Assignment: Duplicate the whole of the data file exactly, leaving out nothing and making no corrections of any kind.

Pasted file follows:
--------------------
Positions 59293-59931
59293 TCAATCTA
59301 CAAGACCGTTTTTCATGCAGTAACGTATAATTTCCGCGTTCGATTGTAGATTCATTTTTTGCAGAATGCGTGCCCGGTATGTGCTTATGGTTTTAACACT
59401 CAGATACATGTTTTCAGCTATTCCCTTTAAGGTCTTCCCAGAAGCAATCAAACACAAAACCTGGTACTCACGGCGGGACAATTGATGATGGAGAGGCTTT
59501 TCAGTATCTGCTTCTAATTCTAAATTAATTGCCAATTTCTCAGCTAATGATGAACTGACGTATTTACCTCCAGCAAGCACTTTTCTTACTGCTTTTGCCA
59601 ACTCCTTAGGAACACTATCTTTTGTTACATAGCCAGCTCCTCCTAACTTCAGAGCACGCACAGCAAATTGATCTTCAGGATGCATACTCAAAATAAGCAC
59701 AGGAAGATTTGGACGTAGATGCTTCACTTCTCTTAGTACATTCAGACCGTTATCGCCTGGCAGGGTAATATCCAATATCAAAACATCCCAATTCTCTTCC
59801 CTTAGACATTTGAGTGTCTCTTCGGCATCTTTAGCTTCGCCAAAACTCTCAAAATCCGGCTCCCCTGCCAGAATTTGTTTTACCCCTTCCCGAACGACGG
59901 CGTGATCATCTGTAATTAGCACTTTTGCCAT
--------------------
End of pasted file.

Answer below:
Positions 59293-59931
59293 TCAATCTA
59301 CAAGACCGTTTTTCATGCAGTAACGTATAATTTCCGCGTTCGATTGTAGATTCATTTTTTGCAGAATGCGTGCCCGGTATGTGCTTATGGTTTTAACACT
59401 CAGATACATGTTTTCAGCTATTCCCTTTAAGGTCTTCCCAGAAGCAATCAAACACAAAACCTGGTACTCACGGCGGGACAATTGATGATGGAGAGGCTTT
59501 TCAGTATCTGCTTCTAATTCTAAATTAATTGCCAATTTCTCAGCTAATGATGAACTGACGTATTTACCTCCAGCAAGCACTTTTCTTACTGCTTTTGCCA
59601 ACTCCTTAGGAACACTATCTTTTGTTACATAGCCAGCTCCTCCTAACTTCAGAGCACGCACAGCAAATTGATCTTCAGGATGCATACTCAAAATAAGCAC
59701 AGGAAGATTTGGACGTAGATGCTTCACTTCTCTTAGTACATTCAGACCGTTATCGCCTGGCAGGGTAATATCCAATATCAAAACATCCCAATTCTCTTCC
59801 CTTAGACATTTGAGTGTCTCTTCGGCATCTTTAGCTTCGCCAAAACTCTCAAAATCCGGCTCCCCTGCCAGAATTTGTTTTACCCCTTCCCGAACGACGG
59901 CGTGATCATCTGTAATTAGCACTTTTGCCAT